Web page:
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This blog makes liberal use of AB's journals, letters, travel notes, and other sources.
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Monday, 27 January 2014
Following the timetable
Finished today the fifth 'deed' of "Denry the Audacious". It is pretty good. probably too good for a serial. Also received a copy of the third edition of "The Old Wives' Tale", and began to cut passages of it so as to make it short enough for Tauchnitz. Not as difficult as I expected it to be, but nevertheless a desolating and unsatisfactory business. Arthur Waugh wrote me that it was 'a sacrilege'.
Although I now do more work, more regularly than I ever did, I feel more tired more definitely and more consciously than I did four or five years ago. I remember when I was writing "Leonora" at the Hotel du Quai Voltaire, I used to go out into the Rue de Rivoli (towards the end of the book) with a sensation as if the top of my head would come off. But I did not recognise it as fatigue, simply as the result of worry, a nuisance. I can now work hard all morning and I feel tired, and I know that if I kept on after lunch I should probably be ill. But by consciously refusing to think of my work, by vegetating, I can be sure that by tea-time I shall be restored, and can work again for a bit without letting myself in for a bilious attack. But I have to menager myself.
On Monday and yesterday afternoons I wrote the first chapter of a book about novel writing and the fiction-reading public, which will appear in pieces over Jacob Tonson's name. I was most enthusiastic over it. I calculate that in twenty weeks it will be done, and a striking book ready to be published. This is an extra. The notion probably came to me from my instinctive hatred of wasting newspaper articles. I hate to think that anything I write is bad enough, or fragmentary enough, to be lost forever in the files of a paper.
I am writing a pretty good lot but I am not doing much else. Not yet at the end of the second volume of "Les Origines" - in two months. No other reading, except newspapers as usual, and bits of Poe. Rather startled by the first-classness of some of Poe's lyrics, such as "The Haunted Palace".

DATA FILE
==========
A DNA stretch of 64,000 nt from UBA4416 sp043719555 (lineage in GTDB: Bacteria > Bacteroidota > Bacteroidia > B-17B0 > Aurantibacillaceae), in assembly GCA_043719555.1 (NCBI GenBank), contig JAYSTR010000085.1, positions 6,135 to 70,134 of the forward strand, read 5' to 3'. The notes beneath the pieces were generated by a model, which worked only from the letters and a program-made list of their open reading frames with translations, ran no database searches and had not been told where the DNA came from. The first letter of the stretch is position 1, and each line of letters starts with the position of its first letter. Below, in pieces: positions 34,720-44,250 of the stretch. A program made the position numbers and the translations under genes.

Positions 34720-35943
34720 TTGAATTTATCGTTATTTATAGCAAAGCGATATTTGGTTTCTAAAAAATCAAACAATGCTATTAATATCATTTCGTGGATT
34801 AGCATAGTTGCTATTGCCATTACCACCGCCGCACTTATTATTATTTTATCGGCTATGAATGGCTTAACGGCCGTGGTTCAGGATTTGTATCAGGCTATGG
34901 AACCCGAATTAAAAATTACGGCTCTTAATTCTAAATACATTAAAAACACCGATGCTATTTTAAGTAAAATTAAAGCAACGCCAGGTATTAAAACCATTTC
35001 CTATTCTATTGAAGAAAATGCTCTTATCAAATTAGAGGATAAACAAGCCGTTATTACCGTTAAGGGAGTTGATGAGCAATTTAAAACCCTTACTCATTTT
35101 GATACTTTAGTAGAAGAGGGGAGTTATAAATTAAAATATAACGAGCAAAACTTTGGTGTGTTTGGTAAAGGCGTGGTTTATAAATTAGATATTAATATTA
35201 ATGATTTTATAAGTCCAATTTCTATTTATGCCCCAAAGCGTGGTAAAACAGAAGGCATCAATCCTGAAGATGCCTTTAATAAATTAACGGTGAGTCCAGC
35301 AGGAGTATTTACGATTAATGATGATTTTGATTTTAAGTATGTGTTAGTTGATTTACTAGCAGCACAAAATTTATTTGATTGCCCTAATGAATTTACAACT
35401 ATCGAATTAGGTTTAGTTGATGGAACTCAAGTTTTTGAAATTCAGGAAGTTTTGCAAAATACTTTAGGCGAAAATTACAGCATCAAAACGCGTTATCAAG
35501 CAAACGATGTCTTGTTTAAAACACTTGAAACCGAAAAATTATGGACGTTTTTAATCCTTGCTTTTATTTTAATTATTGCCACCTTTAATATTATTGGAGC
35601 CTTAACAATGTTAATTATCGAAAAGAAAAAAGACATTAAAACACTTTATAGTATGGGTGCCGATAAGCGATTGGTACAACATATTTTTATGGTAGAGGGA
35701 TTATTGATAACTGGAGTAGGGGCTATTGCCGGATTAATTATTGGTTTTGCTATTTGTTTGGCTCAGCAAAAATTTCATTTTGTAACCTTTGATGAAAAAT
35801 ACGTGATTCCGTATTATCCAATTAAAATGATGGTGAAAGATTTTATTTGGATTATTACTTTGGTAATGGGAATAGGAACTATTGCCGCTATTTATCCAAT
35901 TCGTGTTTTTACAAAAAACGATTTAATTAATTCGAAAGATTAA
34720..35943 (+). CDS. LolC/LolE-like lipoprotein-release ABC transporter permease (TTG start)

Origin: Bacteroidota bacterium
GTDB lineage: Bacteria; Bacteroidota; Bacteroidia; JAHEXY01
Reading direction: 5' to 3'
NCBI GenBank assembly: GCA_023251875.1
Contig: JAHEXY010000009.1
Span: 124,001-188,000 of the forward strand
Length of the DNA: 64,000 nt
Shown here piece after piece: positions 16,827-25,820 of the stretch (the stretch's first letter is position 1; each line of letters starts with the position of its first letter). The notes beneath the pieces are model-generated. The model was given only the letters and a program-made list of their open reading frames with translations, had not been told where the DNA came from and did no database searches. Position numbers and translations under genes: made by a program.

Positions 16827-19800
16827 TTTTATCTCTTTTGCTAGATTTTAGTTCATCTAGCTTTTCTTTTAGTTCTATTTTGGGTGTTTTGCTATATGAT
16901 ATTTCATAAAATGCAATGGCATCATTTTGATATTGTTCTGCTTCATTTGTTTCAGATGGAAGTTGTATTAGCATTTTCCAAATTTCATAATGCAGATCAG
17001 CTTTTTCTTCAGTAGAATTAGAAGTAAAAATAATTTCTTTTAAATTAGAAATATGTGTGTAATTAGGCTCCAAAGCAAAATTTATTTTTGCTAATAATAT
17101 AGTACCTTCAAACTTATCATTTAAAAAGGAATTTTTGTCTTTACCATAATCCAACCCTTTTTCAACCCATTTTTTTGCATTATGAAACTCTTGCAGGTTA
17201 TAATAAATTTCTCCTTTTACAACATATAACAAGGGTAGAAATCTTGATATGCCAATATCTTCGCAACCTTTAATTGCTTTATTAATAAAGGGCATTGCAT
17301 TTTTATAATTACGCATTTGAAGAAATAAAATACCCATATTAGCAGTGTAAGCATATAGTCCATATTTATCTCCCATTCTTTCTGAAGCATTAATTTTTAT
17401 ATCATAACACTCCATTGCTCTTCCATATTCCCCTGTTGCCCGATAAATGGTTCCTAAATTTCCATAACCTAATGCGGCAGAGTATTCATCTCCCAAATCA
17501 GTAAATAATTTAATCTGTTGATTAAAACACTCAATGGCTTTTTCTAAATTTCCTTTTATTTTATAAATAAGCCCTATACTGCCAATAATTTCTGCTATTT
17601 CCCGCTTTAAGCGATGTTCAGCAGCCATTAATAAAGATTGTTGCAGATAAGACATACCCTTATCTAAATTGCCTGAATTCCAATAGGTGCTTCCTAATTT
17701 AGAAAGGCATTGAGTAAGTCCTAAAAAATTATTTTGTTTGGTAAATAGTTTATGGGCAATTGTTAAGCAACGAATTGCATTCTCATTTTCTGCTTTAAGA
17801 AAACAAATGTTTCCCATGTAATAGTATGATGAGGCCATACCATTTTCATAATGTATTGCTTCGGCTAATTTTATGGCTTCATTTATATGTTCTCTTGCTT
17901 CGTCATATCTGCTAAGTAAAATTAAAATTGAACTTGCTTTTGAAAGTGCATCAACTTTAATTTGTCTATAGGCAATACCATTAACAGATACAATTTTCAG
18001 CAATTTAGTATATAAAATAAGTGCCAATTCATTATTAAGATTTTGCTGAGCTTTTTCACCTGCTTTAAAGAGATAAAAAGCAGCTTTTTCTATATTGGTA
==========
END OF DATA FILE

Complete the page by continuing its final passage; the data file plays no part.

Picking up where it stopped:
In weather the season continues bad. Two days of fog or mist then one day of splendid sunshine. And so on. No snow on the south face of the mountain. In the mountain, in the protected folds, large quantities of snow. I go walks there, and follow tracks made by an animal alone - I don't know what animal. When there is the least danger of slipping I think: "If I fell and sprained my ankle it would probably mean my death." This is quite exciting, half pleasant, half unpleasant. When venturing up a steep slope to find a possible path, I think: "I ought not to do this." The great danger is certainly that of exposure after an accident.
I am always meaning to write character sketches of people in the hotel - as exercise - but I never do. The fact is that to write a 65,000 word book, full of novel incident, in two months, and a showy travaillee article once a week, leaves one with not much energy. The timetable has to be followed with exactitude, and it is assez juste.
A middle-aged Dutchman instructs me in billiards most evenings.
Additionally for January 27th., see 'A practical philosopher' -
"I've driven these roads for eight-and-twenty year, and the only pal I've found is Cod Liver Oil. From September to March I takes it, and I never has rheumatism and I never has colds nor nothing o' that sort. I give it to my children ever since they was born, and now I'm blest if they don't cry for it."
He finished; he had imparted his wisdom, delivered his message, and with the fine instinct denied to so many literary artists, he knew when to be silent. We asked him to stop, and he did so without a word. "Good night," we said; but he had done with speech for that evening, and gave us no reply. We alighted. The bus rolled away into the mirror-like vista of the street.